Indian economic growth lacklustre, but high inflation makes rate cut unlikely
India’s gross domestic product (GDP) growth languished around its lowest in three years in the June quarter, offering no respite for Prime Minister Manmohan Singh as he struggles to escape a series of political scandals that have paralysed his economic agenda.
Weak demand in the West has hit exports, but the heaviest toll on the economy is from overspending and a lack of reforms at home - a point made by both the central bank and ratings agencies Fitch and Standard & Poor’s, who threaten to downgrade India’s sovereign ratings to junk.
The economy grew 5.5 per cent in the quarter, government data showed on Friday, just above the 5.3 per cent posted in the three-month period ending in March and slightly better than economists’ expectations in a Reuters poll.
Some investors have been optimistic a weak growth number would persuade the central bank to lower interest rates at its September 17 policy meeting, but the bank’s recent comments remain hawkish in the face of stubbornly high inflation.
“The RBI still maintains a hawkish bias and rate cuts are still seem some way off. Asian data momentum has not been great in Q3 so it is difficult to see a dramatic improvement in Q3,” said Jonathan Cavenagh, a currency strategist at Westpac, Singapore.
The absence of a stronger rebound in growth is further bad news for the government, which is embroiled in a row with the main opposition Bharatiya Janata Party (BJP) over sweetheart coal deals. The state auditor has questioned the deals, and the BJP has refused to allow parliament to function until Singh quits.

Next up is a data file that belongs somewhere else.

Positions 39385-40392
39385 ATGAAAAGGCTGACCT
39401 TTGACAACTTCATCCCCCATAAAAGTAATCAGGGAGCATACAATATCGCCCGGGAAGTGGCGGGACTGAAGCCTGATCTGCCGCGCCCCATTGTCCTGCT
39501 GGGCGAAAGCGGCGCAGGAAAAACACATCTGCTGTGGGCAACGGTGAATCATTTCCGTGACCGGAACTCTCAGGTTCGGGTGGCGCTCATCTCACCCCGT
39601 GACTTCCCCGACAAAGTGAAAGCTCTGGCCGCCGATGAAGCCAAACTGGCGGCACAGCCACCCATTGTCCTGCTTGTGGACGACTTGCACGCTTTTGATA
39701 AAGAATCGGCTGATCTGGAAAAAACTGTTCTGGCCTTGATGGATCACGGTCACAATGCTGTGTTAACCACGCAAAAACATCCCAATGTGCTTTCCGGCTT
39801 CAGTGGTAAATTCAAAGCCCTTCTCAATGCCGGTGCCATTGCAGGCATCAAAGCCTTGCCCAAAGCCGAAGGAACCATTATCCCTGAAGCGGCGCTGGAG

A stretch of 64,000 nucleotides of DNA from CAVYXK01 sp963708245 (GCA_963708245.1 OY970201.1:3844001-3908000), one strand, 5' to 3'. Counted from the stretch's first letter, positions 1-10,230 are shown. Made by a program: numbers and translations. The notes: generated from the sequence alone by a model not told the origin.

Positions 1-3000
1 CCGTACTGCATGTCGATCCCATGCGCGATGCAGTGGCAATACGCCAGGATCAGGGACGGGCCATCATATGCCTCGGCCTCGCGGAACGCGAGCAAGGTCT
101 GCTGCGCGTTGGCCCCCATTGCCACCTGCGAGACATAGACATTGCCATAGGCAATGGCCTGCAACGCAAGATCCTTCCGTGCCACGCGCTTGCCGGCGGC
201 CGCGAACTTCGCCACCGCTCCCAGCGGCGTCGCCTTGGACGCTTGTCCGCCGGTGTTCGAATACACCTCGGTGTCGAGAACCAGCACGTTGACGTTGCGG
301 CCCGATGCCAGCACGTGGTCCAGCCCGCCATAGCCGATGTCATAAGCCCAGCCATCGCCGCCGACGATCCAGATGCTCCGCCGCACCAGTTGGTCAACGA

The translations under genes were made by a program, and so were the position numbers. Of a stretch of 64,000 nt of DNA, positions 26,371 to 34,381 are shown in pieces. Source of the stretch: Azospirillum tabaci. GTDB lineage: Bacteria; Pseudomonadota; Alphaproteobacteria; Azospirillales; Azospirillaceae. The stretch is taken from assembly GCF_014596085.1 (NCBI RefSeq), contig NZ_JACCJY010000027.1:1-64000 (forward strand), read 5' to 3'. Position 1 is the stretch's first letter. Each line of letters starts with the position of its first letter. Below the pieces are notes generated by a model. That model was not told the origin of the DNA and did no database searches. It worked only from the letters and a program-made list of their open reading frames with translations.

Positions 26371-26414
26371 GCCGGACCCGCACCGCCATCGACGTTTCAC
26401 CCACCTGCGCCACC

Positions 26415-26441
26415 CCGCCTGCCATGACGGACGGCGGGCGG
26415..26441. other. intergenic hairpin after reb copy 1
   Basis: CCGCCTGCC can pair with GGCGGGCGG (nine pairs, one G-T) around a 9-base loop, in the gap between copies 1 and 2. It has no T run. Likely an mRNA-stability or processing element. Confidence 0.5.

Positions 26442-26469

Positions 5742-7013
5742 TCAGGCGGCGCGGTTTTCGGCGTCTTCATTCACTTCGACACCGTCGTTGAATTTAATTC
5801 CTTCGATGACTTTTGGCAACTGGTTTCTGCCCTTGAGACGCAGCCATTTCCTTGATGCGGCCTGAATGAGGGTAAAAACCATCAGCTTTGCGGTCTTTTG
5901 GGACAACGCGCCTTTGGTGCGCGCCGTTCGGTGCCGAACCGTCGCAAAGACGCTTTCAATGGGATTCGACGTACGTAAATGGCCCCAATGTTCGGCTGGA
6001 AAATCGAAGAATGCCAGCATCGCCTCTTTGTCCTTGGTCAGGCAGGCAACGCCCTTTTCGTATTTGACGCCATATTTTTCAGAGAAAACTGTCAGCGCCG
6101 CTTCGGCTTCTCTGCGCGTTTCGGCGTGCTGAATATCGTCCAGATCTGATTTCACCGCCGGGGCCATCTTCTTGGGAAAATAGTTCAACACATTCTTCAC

A raft of bills, including a number of important economic reforms, is now bogged down in the legislature. The furore has deepened the sense of dysfunction in Indian politics that has already stalled bold measures to cut government spending on costly fuel subsidies and help bring down high inflation. Poor monsoon rains have added to the economic gloom.
The manufacturing sector grew an annual 0.2 per cent during the quarter, the first of the 2012/13 fiscal year that runs to next March, while farm output rose 2.9 per cent.
For now, Finance Minister P. Chidambaram is focused on small-bore measures he hopes will put the economy on track, and his ministry is also contemplating possible budget cuts later in the year.
The Reserve Bank of India (RBI) meets on September 17 to review monetary policy and bond prices rallied earlier this week on expectations a low growth reading would pressure the bank to reduce interest rates, some of the highest among major economies.
But only last week the RBI said fighting inflation remained the cornerstone of its monetary policy, and said lower interest rates alone would not jumpstart the economy.
India’s benchmark 10-year bond yield rose 3 basis points to 8.23 per cent after the GDP data.